- I told you about Eli trumpeting Manningham's talents in that for-PSL-holder's only conference call and now we can clearly see that Manningham has emerged as a favorite target of the Giants in their passing game. I am not saying he has arrived as a star, I am just saying that the Giants are focusing on developing him as a real weapon.
- I posted here about how the Giants were having trouble selling their last group of high priced club seat tickets, based on some of their apparent heavy handed marketing programs. Then, we see the same article in the NY Times earlier this week.
- I posted very early on how I saw no chance for Tyree to make the roster and shortly after that all the beat writers picked up on this story. Tyree surely seems to be on his last legs as a NY Giant. It would be sad, ironic but somehow fitting if the last catch that Tyree makes in his career with the Giants is the helmet catch, the greatest single play in the history of the Super Bowl.
I am worried about the defense because of lack of continuity and practice time due to all the injuries. If Spagnuolo was still coach I would be less worried but Sheridan is an unknown quantity.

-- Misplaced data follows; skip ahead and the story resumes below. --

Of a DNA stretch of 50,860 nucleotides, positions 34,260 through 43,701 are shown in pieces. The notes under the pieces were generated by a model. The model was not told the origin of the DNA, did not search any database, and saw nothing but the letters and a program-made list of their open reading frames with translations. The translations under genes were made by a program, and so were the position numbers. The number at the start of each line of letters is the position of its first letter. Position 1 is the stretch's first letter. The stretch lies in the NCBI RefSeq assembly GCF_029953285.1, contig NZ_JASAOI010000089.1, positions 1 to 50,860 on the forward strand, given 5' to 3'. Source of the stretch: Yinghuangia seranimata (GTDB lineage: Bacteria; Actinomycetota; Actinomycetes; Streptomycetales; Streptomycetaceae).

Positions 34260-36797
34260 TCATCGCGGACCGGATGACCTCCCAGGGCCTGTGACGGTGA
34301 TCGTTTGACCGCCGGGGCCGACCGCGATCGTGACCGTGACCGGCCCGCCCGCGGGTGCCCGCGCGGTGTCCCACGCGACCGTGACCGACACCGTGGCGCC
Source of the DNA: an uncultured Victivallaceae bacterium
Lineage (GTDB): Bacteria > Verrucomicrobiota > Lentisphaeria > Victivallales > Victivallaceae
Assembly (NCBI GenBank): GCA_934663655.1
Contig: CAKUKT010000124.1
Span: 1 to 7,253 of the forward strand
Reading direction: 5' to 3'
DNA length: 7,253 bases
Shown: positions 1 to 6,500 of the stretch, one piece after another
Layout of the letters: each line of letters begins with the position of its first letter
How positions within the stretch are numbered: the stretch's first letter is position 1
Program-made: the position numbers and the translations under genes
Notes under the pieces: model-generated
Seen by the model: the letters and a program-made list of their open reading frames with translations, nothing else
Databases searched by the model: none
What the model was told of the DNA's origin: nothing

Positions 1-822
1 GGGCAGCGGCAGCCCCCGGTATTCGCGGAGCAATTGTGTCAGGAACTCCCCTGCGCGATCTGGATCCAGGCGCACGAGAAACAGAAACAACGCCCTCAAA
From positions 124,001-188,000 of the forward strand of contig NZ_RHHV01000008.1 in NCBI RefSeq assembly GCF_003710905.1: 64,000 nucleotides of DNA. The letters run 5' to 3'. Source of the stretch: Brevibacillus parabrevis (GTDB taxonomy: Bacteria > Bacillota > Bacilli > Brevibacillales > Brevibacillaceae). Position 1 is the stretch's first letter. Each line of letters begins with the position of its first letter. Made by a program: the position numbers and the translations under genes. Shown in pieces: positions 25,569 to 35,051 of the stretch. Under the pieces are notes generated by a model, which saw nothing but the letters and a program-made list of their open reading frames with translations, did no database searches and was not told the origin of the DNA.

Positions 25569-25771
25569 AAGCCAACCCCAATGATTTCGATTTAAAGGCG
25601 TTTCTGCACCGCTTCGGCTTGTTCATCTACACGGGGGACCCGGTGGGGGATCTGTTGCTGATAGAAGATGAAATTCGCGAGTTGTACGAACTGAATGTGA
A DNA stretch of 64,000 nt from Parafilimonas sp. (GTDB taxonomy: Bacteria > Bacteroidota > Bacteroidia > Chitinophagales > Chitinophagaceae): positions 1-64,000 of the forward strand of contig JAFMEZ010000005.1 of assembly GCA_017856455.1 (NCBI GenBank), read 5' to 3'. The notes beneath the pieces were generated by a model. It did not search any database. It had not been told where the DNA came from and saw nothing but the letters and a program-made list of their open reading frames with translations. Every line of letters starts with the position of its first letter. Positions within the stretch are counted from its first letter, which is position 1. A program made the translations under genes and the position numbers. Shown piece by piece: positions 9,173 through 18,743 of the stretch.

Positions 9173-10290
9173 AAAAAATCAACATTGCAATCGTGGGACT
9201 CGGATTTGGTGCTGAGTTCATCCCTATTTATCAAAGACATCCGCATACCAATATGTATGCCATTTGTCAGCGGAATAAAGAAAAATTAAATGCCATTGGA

Then today, we get the story about Osi and Sheridan having a disagreement and Osi storming out of practice and playing hooky for a day. This is not good. Sheridan may be a very good X-es and O-s coach, but there's more to coaching than chalkboards and formations. He was on the staff with Spagnuolo and he is largely keeping the same defense in place, with some tweaks and refinements here and there. He has the same staff of position coaches, with the exception of the LB coach that he added to replace himself at that slot. We won't know until the regular season how he calls a game, rotates his players and uses the strategies that are at his disposal, so that is as yet unresolved. But the other key thing that a coach, or really a manger in any profession, needs to do is to relate to and motivate his players. Without getting too personal, I can say that I manage a staff of IT people. In addition to telling them what to do and coaching them on how to do it, I have to relate to them in a way that makes them feel good about their jobs and motivates them to perform at the highest level. My concern is that Sheridan is an old school guy that believes only in knocking down his players when they make a mistake. Spagnuolo was soft spoken and got the most out of his players by teaching, coaching and positively reinforcing good plays. While you must surely chastise your players at times to motivate them, that can not be the only tool in your tool box. Let's hope I am wrong and this was a momentary explosion, but I am fearful that Sheridan will not motivate his players positively and they will hate playing for him, which can affect on-the-field performance.